Fast travelers also have to take care of their accommodation ahead of time. Preplanned guided tours might also be a good practice for the beginners. Not properly planned vacation can turned out to be a disaster for all beginners-travelers and especially those who choose to travel fast.
My poor planning caused us many sleepless nights. During our first European trip, I was so excited to squeeze in a short two-day trip to Marrakesh, Morocco. I chose a flight from Paris, which was already on our itinerary. So, we took a train from London to Paris and arrived there in the evening. Our flight to Morocco was next day at 6:00 a.m. We had to be at the airport no later than 4:00 a.m. Endless checking in, checking out, Uber rides… The whole thing turned out a bit chaotic. Had I spend more time planning that trip, we would have avoided all that hassle.
6. Beginners who travel fast don’t get off the beaten path
There is a belief that fast travelers, especially the beginners don’t get off the beaten path as much as slow travelers do. As they further go, fast travelers tend to visit only the same touristic places over and over again.
This is partially true. Fast travelers do want to visit major attractions of their new destinations. Aren’t slow travelers guilty of it, too? Doesn’t every first-time visitor, regardless if he or she travels fast or slow, want to see the Eiffel Tower in Paris? And how about the Colosseum in Rome? I think we don’t need any other explanations on this for any beginners be they fast or slow travelers.
What Beginners Should Know about Slow Travel
We touched a bit on similarities and differences of slow and fast travel for beginners. Here are a few more points you need to know about slow travel.
1. Slow travel requires a lot of downtime
As you begin your slow-travel journey, you usually stay in one place for an extended period of time. It can last anywhere from a few weeks to a few months. With such routine, slow travel suits best full-time travelers, freelancers, or people who can take long vacations or leaves of absence.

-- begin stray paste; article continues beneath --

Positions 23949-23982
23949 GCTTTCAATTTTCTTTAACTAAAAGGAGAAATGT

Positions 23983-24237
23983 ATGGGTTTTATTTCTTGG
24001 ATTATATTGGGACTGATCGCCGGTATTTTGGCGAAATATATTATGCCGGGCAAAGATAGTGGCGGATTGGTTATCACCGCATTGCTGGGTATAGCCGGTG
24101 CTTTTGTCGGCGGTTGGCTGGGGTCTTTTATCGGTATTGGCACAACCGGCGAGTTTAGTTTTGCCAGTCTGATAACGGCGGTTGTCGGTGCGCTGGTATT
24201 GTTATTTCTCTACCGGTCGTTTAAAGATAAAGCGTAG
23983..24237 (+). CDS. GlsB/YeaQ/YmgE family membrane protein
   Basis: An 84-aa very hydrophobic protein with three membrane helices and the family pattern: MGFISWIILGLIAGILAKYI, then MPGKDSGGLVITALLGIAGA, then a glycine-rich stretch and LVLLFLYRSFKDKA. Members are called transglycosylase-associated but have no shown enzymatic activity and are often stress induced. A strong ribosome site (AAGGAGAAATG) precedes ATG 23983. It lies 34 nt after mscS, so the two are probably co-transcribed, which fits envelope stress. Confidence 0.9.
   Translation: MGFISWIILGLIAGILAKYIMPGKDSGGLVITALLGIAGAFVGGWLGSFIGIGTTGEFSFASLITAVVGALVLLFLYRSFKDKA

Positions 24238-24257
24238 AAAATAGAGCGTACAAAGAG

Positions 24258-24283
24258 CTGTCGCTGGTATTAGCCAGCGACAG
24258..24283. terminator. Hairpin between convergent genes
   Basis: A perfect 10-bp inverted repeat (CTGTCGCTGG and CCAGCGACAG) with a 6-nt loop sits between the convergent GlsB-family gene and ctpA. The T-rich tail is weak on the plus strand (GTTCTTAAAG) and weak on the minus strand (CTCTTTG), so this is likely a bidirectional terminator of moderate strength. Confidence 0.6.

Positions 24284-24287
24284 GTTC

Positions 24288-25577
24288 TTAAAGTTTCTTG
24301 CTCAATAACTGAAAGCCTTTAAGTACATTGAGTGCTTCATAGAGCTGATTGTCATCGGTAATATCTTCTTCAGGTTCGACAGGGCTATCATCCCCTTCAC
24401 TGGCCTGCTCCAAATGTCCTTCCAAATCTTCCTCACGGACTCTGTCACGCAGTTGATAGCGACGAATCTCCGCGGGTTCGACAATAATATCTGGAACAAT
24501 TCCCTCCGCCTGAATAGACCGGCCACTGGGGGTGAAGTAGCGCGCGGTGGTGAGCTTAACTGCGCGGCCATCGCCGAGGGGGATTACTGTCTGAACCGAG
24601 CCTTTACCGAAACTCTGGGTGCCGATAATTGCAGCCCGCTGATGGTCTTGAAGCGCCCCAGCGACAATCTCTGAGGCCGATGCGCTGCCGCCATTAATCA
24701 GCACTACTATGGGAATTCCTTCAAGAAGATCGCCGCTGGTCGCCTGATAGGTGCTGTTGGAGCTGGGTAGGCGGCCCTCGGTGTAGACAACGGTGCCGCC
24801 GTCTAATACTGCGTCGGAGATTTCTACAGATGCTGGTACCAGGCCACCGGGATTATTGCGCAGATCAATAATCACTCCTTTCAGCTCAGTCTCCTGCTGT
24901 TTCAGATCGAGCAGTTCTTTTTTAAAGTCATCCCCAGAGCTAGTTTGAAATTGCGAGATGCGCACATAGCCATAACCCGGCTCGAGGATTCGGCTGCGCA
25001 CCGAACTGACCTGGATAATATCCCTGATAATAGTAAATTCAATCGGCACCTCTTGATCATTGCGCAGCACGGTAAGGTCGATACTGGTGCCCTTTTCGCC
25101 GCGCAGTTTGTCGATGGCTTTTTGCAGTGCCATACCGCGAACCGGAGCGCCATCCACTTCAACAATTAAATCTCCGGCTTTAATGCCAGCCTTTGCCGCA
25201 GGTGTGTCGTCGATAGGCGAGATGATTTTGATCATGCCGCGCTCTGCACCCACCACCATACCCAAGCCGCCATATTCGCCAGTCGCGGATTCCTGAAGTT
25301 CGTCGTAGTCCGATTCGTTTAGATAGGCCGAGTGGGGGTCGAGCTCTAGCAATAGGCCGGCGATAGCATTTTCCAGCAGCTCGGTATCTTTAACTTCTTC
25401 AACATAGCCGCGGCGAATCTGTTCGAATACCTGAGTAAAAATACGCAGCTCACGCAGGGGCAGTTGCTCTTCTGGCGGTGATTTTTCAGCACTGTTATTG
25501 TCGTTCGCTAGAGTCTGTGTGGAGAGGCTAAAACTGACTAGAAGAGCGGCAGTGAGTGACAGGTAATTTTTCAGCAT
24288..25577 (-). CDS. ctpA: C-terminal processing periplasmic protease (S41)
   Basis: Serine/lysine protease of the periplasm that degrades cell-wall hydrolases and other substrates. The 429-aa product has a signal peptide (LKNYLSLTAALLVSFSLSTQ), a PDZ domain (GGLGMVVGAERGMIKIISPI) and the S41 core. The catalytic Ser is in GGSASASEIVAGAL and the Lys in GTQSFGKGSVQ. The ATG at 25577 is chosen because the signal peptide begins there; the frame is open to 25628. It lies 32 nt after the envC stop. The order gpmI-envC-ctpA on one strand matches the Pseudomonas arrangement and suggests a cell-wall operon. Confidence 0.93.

Our slow travel is rather untraditional. It doesn’t last more than a few days. It usually happens on long weekends. (You have to do what you have to do with the time on your hands.) For our slow travel, we usually choose a small place such as Kauai, Hawaii or Anchorage, Alaska and explore just it. There is no attempt to fit in any other places, no matter how tempting it might look.
2. Slow travel is more relaxing
Contrary to fast travel, slow travel is probably the best fit for the beginners. There is no rush to catch next flight or see ten plus places in a day. Slow travel is more relaxing. You can spend the whole day on a beach or stroll around the city without aiming to reach any particular destinations.
3. Slow travel give room for spontaneity
The beginners love slow travel as it allows them to be spontaneous. Usually, slow travelers don’t have any rigid schedules. They go with a flow and desires of their hearts. The beginners of slow travel tend to take unplanned trips to nearby cities or countryside. Slow travelers as apposed to fast travelers are more likely to take invitations from the locals and participate in their celebrations or rituals.
4. Slow travelers better connect to their destinations
On that note, slow travel allows the beginners as well experienced travelers form deeper connections to their new places. Slow travelers have enough time to get off the beaten path and explore the place beyond all-too-popular destinations. The beginners of slow travel in contrast of fast travel have more opportunities to meet the locals. They learn new cultures and traditions by participating and observing rather than from books.
5. Slow travel is cheaper compare to fast travel
The beginners of slow travel don’t need thousands and thousands of dollars to start their journeys. They save money by staying in one place for a long time. This is life-changing as transportation usually drains most of any travel budget. Moreover, slow travelers have more chances to book accommodations that offer discounts on longer stays.